CEO pay should be linked to ‘cultural standards’, says advisory body

Jul 31, 2015
<p><span>Group of Thirty suggests penalizing good conduct breaches with regular compensation adjustments</span></p>

The Group of Thirty, an advisory body headed by former European Central Bank president Jean-Claude Trichet, has called for links between executive compensation in the financial industry and the ‘cultural standards’ of banks.

The group, which includes US economist Paul Krugman and former US Treasury secretary Larry Summers, says numerous financial penalties, investigations and regulatory actions against banks since the 2008 financial crisis indicate that financial firms are still failing to address serious cultural issues at the top of their organization.

‘Events that precipitated the global financial crisis and the subsequent issues that have emerged have revealed a multitude of cultural failures,’ the group writes in a report called ‘Banking conduct and culture: a call for sustained and comprehensive reform’. ‘A lot of work has begun in banks to deal with issues of conduct and behavior, but there are important gaps in implementation, and there is a need to sustain and reinforce these efforts to achieve lasting results.’

The Group of Thirty also calls on banks to ensure they are not rewarding executives who ‘do not meet a threshold of acceptable behavior in alignment with firm values and conduct expectations.’ It also suggests that regular compensation adjustments, with clawbacks and cuts to bonuses, are used to punish breaches and that banks ensure all executives are aware that misconduct will be punished.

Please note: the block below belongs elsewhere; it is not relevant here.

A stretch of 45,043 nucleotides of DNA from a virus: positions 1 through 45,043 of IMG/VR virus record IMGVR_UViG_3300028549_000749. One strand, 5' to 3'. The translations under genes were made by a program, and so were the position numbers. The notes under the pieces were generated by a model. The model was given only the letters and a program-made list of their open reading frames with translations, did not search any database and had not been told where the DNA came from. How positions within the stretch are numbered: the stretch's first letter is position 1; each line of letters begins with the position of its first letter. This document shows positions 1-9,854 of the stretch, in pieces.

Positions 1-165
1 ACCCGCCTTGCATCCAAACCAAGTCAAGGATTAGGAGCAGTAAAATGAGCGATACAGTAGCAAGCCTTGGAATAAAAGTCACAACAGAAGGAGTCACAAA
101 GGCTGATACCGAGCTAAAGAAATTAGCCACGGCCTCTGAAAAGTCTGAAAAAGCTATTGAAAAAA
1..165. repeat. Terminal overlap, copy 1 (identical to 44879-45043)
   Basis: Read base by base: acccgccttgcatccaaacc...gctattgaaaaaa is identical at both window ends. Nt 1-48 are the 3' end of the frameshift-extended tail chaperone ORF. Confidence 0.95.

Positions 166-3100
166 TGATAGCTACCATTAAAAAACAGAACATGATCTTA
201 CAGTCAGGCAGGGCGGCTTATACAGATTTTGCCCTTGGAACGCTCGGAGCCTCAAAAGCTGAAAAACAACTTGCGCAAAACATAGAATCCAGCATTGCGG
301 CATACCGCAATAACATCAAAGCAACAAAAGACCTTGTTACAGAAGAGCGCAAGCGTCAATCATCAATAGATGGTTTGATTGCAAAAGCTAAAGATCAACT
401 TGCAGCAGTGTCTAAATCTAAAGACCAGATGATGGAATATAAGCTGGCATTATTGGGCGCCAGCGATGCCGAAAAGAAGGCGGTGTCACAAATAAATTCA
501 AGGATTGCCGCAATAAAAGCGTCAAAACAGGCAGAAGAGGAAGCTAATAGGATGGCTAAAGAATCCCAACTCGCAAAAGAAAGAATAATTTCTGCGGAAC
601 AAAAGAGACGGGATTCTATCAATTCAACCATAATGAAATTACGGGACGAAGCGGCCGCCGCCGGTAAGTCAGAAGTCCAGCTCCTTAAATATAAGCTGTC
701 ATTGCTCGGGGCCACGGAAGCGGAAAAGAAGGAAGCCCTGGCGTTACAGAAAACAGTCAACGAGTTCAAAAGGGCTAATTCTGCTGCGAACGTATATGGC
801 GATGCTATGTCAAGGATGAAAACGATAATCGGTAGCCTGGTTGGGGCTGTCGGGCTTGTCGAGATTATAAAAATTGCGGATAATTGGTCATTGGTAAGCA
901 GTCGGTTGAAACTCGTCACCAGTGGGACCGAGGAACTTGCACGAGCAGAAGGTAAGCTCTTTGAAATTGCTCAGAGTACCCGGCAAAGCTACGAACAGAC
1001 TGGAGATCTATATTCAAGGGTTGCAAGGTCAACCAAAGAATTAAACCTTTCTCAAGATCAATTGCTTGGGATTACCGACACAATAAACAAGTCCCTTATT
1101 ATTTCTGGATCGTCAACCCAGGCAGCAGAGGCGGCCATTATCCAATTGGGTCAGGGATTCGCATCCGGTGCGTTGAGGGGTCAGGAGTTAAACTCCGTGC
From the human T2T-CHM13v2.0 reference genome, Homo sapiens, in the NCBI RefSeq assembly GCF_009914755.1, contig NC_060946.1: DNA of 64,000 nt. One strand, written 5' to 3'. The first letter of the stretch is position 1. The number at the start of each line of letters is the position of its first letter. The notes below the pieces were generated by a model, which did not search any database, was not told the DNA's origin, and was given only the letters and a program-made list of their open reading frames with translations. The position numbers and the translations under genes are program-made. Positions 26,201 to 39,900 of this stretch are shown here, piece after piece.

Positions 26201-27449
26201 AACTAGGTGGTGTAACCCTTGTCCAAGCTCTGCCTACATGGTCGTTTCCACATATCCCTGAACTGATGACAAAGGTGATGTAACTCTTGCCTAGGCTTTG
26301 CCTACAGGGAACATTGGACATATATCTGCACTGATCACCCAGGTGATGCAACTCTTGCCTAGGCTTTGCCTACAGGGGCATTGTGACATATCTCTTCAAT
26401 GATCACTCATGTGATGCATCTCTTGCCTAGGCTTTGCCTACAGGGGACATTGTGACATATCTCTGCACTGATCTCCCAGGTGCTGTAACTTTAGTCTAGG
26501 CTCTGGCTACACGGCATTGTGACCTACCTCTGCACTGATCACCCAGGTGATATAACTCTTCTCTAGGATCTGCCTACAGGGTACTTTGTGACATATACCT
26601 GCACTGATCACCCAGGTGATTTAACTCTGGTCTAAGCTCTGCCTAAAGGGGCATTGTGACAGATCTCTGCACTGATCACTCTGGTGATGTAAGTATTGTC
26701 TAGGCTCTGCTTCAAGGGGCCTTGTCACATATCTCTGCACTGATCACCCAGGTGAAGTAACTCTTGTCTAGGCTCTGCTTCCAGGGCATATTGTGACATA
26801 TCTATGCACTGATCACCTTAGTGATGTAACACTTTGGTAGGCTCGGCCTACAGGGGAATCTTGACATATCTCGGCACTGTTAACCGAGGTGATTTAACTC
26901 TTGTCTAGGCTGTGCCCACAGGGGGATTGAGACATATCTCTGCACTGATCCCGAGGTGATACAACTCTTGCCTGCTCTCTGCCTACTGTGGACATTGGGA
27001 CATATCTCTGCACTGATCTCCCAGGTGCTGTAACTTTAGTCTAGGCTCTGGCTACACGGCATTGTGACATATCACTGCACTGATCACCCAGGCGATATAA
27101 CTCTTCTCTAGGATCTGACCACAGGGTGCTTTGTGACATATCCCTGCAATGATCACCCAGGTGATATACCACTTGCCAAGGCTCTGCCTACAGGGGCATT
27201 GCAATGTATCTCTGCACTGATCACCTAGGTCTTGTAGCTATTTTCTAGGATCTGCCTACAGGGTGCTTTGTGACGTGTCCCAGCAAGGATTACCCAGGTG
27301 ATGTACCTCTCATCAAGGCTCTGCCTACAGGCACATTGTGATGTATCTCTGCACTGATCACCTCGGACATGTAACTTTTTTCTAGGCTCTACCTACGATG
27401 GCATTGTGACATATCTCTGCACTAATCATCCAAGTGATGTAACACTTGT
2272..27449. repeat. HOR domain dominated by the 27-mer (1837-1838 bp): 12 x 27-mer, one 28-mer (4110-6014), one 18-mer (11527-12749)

The group further recommends the development of a set of indicators to measure whether a team or an individual is adhering to acceptable conduct practices. These include an appreciation for external factors such as press mentions, client surveys, client complaint data, ombudsman data and regulatory reviews. Internal indicators, it says, should include staff surveys, 360-degree assessments, compliance and risk management breaches, staff behavior and other factors.

Boards of banks should also set up separate committees to monitor compliance with corporate cultural standards, take measures to ensure potential whistleblowers know they will not be punished for calling attention to executive misbehavior, and create ‘dashboards’ to monitor progress toward improvement in their bank’s culture, the group suggests.

Sign up to get stories direct to your inbox
logo-black logo-black
Loading